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Kevin Grosselin, Adeline Durand, Justine Marsolier, Adeline Poitou, Elisabetta Marangoni, Fariba Nemati, Ahmed Dahmani, Sonia Lameiras, Fabien Reyal, Olivia Frenoy, Yannick Pousse, Marcel Reichen, Adam Woolfe, Colin Brenan, Andrew D. Griffiths*, Céline Vallot* & Annabelle Gérard* (2019 May 31)

High-throughput single-cell ChIP-seq identifies heterogeneity of chromatin states in breast cancer

Nature Genetics : 1060–1066 : DOI : 10.1038/s41588-019-0424-9 En savoir plus
Résumé

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(2019 May 1)

Long non-coding RNAs: towards urinary diagnosis for prostate cancer

Bulletin de l'Académie Nationale de Médecine : DOI : https://doi.org/10.1016/j.banm.2018.03.001 En savoir plus
Résumé

With nearly 54,000 new cases per year in France, prostate cancer is the most common cancer in men and is the third leading cause of cancer deaths. Nowadays, the early diagnosis of prostate cancer is done by a blood test of the Prostate Specific Antigen marker (PSA) and a digital rectal examination. However, the diagnosis is based on prostate biopsies that can be sources of infection (less than 5% risk) and can be negative in 55% of cases. The search for new, more robust markers is therefore necessary. High-throughput sequencing of the human genome and transcriptome combined with bioinformatics has completely changed understanding of the genome’s organization. Only 2% of the genome is transcribed into proteins-encoding mRNA, 66% into non-coding RNA, including long non-coding RNAs (lncRNAs). These RNA, of more than 200 nucleotides, are specific for a given cell or tissue and may have oncogenic or tumor suppressive functions. They can also be diagnostic and prognostic biomarkers and therapeutic targets in oncology. Among the different classes of lncRNA, the antisense transcripts (aslncRNA), encoded by the DNA strand complementary to that of a mRNA, are the least described. We have identified, by high-throughput sequencing, many non-annotated aslncRNAs, three of which were very significantly increased in prostate tumors compared to normal prostate tissues. This result has been validated by a hybridization technique (NanoString) on a cohort of 166 tumors and a preliminary study on urine from patients with prostate cancer seems very promising. Our purpose is to develop a specific, non-invasive, early, rapid and robust urinary test to diagnose prostate cancer or to direct patients to biopsies with much greater relevance.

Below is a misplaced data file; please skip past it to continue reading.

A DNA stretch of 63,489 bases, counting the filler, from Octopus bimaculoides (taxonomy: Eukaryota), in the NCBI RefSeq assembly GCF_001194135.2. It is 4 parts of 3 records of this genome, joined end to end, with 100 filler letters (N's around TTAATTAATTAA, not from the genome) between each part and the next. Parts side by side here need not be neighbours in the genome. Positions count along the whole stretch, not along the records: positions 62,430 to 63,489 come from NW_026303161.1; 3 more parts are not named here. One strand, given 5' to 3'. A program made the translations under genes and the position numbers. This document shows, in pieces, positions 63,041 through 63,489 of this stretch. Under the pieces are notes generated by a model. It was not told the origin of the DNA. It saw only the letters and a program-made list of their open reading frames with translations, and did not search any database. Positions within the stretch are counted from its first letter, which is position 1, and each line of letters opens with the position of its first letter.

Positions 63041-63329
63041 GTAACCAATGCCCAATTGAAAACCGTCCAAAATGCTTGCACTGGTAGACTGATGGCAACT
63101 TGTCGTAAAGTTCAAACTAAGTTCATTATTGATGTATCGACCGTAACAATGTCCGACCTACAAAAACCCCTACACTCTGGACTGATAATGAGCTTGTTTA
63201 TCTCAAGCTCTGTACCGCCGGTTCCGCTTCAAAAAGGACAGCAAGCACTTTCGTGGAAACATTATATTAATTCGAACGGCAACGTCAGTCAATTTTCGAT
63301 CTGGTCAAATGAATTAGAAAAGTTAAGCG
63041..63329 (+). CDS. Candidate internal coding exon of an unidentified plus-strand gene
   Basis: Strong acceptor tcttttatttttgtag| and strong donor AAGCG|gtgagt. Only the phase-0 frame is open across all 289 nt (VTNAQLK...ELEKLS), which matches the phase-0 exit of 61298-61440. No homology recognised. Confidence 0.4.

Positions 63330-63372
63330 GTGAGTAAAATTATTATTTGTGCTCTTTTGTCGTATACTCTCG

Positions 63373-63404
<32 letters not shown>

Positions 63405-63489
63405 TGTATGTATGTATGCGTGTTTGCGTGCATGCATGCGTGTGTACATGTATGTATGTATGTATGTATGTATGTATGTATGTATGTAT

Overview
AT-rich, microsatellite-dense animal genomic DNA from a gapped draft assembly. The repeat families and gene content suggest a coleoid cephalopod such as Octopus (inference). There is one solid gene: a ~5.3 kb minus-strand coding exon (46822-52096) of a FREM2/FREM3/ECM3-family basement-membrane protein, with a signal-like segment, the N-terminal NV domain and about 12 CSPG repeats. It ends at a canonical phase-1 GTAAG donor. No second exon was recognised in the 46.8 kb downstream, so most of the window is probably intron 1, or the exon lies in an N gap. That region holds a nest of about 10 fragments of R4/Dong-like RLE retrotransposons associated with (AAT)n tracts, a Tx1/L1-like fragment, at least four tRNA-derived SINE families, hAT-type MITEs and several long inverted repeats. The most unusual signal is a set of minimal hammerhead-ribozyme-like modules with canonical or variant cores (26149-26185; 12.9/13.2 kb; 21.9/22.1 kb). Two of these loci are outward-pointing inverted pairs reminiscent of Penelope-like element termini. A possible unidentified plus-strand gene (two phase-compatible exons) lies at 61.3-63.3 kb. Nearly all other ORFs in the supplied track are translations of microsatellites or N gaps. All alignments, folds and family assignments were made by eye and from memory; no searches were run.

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Année de publication : 2018

Antoine Hocher, Myriam Ruault, Petra Kaferle, Marc Descrimes, Mickaël Garnier, Antonin Morillon, Angela Taddei (2018 Oct 26)

Expanding heterochromatin reveals discrete subtelomeric domains delimited by chromatin landscape transitions.

Genome research : DOI : gr.236554.118 En savoir plus
Résumé

The eukaryotic genome is divided into chromosomal domains of heterochromatin and euchromatin. Transcriptionally silent heterochromatin is found at subtelomeric regions, leading to the telomeric position effect (TPE) in yeast fly and human. Heterochromatin generally initiates and spreads from defined loci, and diverse mechanisms prevent the ectopic spread of heterochromatin into euchromatin. Here, we overexpressed the silencing factor Sir3 at varying levels in yeast and found that Sir3 spreads into Extended Silent Domains (ESDs), eventually reaching saturation at subtelomeres. We observed the spread of Sir3 into subtelomeric domains associated with specific histone marks in wild-type cells and stopping at zones of histone mark transitions including H3K79 tri-methylation levels. Our study shows that the conserved H3K79 methyltransferase Dot1 is essential in restricting Sir3 spread beyond ESDs, thus ensuring viability upon overexpression of Sir3. Lastly, our analyses of published data demonstrate how ESDs unveil uncharacterized discrete domains isolating structural and functional subtelomeric features from the rest of the genome. Our work offers a new approach on how to separate subtelomeres from the core chromosome.